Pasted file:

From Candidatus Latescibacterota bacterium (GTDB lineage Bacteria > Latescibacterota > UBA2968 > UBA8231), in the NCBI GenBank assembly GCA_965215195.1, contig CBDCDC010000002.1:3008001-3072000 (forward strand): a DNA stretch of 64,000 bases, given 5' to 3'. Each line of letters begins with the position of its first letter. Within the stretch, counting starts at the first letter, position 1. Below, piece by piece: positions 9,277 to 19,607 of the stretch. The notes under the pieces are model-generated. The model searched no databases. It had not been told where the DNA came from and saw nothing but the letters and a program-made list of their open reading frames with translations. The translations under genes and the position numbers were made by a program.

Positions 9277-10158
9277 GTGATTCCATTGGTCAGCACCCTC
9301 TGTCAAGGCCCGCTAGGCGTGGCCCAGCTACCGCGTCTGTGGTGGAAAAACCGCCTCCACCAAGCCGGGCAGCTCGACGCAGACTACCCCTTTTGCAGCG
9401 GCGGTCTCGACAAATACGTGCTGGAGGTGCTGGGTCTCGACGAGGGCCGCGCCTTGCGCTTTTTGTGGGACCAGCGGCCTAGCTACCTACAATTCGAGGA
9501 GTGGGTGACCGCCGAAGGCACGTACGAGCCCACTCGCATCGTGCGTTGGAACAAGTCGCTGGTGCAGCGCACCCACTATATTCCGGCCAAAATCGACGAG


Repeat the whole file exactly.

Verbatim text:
From Candidatus Latescibacterota bacterium (GTDB lineage Bacteria > Latescibacterota > UBA2968 > UBA8231), in the NCBI GenBank assembly GCA_965215195.1, contig CBDCDC010000002.1:3008001-3072000 (forward strand): a DNA stretch of 64,000 bases, given 5' to 3'. Each line of letters begins with the position of its first letter. Within the stretch, counting starts at the first letter, position 1. Below, piece by piece: positions 9,277 to 19,607 of the stretch. The notes under the pieces are model-generated. The model searched no databases. It had not been told where the DNA came from and saw nothing but the letters and a program-made list of their open reading frames with translations. The translations under genes and the position numbers were made by a program.

Positions 9277-10158
9277 GTGATTCCATTGGTCAGCACCCTC
9301 TGTCAAGGCCCGCTAGGCGTGGCCCAGCTACCGCGTCTGTGGTGGAAAAACCGCCTCCACCAAGCCGGGCAGCTCGACGCAGACTACCCCTTTTGCAGCG
9401 GCGGTCTCGACAAATACGTGCTGGAGGTGCTGGGTCTCGACGAGGGCCGCGCCTTGCGCTTTTTGTGGGACCAGCGGCCTAGCTACCTACAATTCGAGGA
9501 GTGGGTGACCGCCGAAGGCACGTACGAGCCCACTCGCATCGTGCGTTGGAACAAGTCGCTGGTGCAGCGCACCCACTATATTCCGGCCAAAATCGACGAG